“Are you ready for that great atomic power?”—is a resounding “no,” particularly in a UAV.

Back Country Voices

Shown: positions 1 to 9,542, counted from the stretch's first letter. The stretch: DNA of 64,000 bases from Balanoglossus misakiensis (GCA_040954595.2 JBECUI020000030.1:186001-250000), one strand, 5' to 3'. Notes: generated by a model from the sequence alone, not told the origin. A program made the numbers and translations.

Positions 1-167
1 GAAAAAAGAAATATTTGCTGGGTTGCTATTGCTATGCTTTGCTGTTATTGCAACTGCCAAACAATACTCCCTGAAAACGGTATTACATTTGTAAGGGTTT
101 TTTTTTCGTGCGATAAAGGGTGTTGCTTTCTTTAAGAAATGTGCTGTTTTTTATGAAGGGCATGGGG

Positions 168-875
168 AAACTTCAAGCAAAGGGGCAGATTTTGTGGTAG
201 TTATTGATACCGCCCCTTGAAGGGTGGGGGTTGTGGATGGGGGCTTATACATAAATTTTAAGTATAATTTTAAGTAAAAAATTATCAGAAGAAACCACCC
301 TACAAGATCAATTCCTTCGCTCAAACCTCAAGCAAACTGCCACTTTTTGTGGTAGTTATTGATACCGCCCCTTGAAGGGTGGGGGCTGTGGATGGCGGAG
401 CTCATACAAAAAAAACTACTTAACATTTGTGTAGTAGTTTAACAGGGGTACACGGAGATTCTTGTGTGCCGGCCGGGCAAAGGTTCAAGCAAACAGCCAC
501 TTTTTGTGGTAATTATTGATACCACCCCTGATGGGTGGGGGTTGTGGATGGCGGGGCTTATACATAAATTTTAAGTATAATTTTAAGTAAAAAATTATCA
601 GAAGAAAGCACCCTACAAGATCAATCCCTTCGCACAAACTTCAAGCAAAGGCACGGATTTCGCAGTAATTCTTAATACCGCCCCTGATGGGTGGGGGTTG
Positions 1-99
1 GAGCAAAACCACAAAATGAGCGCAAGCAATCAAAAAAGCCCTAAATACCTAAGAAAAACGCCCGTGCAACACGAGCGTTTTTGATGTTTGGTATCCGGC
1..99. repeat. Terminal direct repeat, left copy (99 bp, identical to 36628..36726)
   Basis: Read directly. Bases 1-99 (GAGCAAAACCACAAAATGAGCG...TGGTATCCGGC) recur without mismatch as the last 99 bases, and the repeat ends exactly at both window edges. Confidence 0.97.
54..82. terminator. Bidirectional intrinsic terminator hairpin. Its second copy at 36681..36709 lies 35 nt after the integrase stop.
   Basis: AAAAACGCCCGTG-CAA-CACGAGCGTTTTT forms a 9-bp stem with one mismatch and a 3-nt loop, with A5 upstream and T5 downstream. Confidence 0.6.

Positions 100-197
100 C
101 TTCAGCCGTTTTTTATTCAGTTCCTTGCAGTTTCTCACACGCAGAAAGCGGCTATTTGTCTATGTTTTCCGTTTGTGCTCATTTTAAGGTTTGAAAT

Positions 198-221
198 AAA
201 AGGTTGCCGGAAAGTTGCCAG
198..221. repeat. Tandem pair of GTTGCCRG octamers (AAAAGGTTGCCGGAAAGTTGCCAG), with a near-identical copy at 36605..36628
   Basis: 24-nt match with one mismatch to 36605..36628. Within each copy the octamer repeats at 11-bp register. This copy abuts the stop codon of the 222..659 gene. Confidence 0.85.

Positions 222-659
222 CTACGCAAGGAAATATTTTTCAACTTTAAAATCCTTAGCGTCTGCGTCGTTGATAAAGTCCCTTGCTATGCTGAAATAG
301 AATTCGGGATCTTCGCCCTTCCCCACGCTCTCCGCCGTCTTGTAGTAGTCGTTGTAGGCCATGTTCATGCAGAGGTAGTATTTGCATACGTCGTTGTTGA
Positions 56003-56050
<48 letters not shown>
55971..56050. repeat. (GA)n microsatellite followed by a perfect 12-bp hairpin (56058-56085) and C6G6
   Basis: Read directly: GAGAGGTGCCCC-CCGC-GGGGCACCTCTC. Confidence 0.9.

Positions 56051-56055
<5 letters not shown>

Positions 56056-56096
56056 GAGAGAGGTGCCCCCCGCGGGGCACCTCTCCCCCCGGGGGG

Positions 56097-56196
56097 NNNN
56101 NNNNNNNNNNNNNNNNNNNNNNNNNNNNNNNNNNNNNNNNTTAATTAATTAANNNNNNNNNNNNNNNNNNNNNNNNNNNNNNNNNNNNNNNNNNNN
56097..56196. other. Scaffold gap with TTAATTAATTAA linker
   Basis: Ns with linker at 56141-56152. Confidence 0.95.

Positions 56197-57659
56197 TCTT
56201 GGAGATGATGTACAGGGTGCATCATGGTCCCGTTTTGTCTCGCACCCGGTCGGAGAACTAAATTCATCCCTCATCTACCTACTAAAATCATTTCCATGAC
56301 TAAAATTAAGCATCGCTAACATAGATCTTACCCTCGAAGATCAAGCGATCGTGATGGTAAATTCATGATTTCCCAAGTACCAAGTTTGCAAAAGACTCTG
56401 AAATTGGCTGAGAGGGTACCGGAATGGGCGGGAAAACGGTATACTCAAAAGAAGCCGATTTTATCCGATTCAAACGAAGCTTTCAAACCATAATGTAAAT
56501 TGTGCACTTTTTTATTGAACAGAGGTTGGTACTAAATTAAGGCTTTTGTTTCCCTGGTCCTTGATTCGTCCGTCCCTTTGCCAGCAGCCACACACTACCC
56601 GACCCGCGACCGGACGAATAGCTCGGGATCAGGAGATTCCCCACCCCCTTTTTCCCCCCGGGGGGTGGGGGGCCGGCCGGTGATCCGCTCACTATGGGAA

Convair NB-36HIn March 2012, Sandia National Laboratories released a summary of research it had conducted with Northrop Grumman‘s unmanned systems division concerning an “ultra-persistent propulsion and power system” for unmanned aerial vehicles (UAV). The conclusion was that UAVs could be built with longer endurance and lower operating cost than with hydrogen or hydrocarbon fuel, creating “unmatched global capabilities to observe and preempt terrorist and weapon of mass destruction activities.” An earlier Sandia study concluded that such a UAV could be tested within a decade. It will not be, because it is nuclear-powered, and politics make it impossible. But the technical and operational case is powerful. Non-solar-powered UAVs, such as Boeing’s hydrogen-fueled Phantom Eye and Aurora Flight Sciences‘ Orion, are expected to deliver multi-day endurance. But they cannot carry large payloads or provide much electrical power, and are slow, so have to be forward-based. They are also restricted to…

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